by Rob Malo
Although the setting may vary, the educator’s role when guiding inquiry-based learning does not change much. The lines of questioning that will guide any group of learners towards the wanted learning outcomes are very similar in any given environment. The following example will demonstrate how the guide may ask the group of learners the same questions in an inquiry-based learning system when in an indoor setting, an outdoor setting or an imaginary setting. This approach to inquiry-based learning is effective for all age groups including adults.
THE CANOE: An Inquiry-Based Learning Example
Educational Goals: Become familiar with how a canoe functions. Discover what materials may be used to build a canoe. Give examples of how canoes have been used traditionally compared to how they are used in modern times.
Indoor classroom setting: Have the learners organize their seats into the shape of one or more canoes.
Outdoor setting (with real canoe, paddles and life jackets): With the canoe out of the water, have the students stand around the equipment. Let them pick up a paddle and put on a life jacket at their own pace. Let learners who are familiar with the equipment show others by asking them to demonstrate. Continue this first canoe lesson out of the water as it will help the learners focus their interest on the actual craft and relevant objects related to the wanted learning outcome.
Imaginary setting: In an empty space, have the learners imagine the shape of a canoe and make-believe putting on life jackets and picking up paddles.
Before anyone sits in either a constructed, real or imaginary canoe, ask the following:
Does anyone know what a canoe is? Who here has been in a canoe before? If we are to board a canoe that is in the water, what do we need to wear? What do we need in our hands to guide the canoe? How do we move the canoe over land? How do we navigate it on the water? How do we make the canoe go straight? How do we make it turn? How were canoes made in the past? What are they made of today? What advantages does one material have over another? What were canoes used for in the past? What are they used for today? Are there any others things to know, or are there additional tools and equipment needed in the canoe to ensure the safety of the paddlers? Does anyone know a good paddling song they could teach the group?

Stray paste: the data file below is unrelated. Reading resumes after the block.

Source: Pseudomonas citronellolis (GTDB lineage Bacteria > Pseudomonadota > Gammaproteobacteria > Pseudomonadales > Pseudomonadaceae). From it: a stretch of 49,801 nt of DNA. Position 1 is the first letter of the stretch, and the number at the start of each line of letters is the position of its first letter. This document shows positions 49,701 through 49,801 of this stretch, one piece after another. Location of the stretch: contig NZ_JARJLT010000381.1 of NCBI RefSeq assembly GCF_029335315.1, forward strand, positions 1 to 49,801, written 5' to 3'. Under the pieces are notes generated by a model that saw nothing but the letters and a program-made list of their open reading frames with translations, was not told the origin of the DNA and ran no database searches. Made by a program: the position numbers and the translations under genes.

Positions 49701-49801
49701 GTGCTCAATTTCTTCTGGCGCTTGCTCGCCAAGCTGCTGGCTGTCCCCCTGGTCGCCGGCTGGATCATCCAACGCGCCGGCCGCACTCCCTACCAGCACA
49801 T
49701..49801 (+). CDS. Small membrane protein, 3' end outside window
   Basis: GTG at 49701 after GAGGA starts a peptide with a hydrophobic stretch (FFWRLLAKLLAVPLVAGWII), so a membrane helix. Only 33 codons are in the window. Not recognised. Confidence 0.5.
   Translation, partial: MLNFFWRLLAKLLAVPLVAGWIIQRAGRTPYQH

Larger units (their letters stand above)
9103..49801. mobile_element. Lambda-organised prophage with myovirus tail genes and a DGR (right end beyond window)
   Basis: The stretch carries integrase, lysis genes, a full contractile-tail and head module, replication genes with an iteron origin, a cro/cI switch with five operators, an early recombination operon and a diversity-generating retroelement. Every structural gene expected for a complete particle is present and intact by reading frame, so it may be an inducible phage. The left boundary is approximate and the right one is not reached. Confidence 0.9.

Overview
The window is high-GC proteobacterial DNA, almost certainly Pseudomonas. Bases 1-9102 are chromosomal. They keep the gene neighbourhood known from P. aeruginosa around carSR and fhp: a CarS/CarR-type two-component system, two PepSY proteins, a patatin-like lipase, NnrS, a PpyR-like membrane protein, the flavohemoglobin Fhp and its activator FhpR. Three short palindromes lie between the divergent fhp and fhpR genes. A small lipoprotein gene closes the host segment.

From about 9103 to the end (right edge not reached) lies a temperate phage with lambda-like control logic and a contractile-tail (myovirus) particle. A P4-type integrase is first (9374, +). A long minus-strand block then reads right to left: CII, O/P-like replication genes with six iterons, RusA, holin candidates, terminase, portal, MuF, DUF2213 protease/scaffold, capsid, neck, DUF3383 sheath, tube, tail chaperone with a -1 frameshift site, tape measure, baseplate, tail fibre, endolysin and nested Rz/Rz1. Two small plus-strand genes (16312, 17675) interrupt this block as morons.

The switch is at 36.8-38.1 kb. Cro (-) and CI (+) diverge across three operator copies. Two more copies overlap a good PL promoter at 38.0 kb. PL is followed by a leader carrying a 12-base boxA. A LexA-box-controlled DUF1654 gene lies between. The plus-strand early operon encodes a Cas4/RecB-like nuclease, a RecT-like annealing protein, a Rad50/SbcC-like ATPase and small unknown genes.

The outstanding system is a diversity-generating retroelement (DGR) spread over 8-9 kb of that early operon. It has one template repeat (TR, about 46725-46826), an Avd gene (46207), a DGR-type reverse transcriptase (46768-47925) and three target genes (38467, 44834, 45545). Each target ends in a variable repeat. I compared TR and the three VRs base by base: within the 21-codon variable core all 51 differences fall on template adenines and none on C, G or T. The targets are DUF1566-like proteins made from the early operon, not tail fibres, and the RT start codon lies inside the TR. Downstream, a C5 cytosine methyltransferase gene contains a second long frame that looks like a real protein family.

Ask the above questions. Allow enough time for individuals to answer the questions out loud to the larger group or break into smaller groups to research a topic related to the questions. Allow time for the small groups to share their findings with the larger group once gathered again. Let the learners try things out, they may even create props for paddles, life jackets, even voyageur sashes. Let them demonstrate to each other how to paddle or portage the craft. Encourage research of different kinds, either by using screen technology, books, or even contacting experts. Have the group board the canoe pretending that it is really on the water. The guide ends the session by joining the learners in the canoe. Once the group agrees that the educational goals have been reached, let emotions run high while the whole group sings and paddles together.
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Raised in a Franco-Manitoban Métis family, Rob Malo is a writer, performer, and community-builder who shares his passion for history and culture through traditional music, storytelling and song. Drawing on his background as an Educational Programs Developer at the Manitoba Museum and as a Professor in the Tourism Department of l'Université de St. Boniface, Rob has been awarded multiple Certificates of Excellence from Interpretation Canada for both TiBert le Voyageur live presentations and digital educational tools. Contact Rob at firstname.lastname@example.org